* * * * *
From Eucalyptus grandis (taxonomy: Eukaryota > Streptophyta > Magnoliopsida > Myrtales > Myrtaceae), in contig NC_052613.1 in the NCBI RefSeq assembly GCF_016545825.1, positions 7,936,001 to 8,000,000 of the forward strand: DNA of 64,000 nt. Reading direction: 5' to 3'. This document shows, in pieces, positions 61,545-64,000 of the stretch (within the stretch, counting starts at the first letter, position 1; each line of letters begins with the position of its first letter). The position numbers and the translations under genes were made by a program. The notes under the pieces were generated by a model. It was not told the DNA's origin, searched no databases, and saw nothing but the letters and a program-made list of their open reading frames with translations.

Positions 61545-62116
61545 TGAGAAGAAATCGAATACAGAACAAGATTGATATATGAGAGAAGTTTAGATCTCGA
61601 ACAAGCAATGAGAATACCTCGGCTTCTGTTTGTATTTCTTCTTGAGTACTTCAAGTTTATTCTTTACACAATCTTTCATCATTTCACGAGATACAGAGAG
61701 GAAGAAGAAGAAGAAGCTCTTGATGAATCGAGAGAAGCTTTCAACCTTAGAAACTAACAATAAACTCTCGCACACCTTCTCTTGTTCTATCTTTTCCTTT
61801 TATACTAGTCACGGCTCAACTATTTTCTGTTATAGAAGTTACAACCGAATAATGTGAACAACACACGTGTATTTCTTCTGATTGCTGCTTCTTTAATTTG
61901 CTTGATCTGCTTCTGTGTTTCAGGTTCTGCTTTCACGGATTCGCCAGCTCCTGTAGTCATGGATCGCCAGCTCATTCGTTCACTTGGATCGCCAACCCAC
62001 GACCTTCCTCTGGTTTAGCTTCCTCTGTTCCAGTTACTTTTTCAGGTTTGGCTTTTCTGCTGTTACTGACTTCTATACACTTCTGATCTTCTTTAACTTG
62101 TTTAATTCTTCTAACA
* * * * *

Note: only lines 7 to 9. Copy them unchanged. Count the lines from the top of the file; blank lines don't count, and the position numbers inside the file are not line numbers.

61901 CTTGATCTGCTTCTGTGTTTCAGGTTCTGCTTTCACGGATTCGCCAGCTCCTGTAGTCATGGATCGCCAGCTCATTCGTTCACTTGGATCGCCAACCCAC
62001 GACCTTCCTCTGGTTTAGCTTCCTCTGTTCCAGTTACTTTTTCAGGTTTGGCTTTTCTGCTGTTACTGACTTCTATACACTTCTGATCTTCTTTAACTTG
62101 TTTAATTCTTCTAACA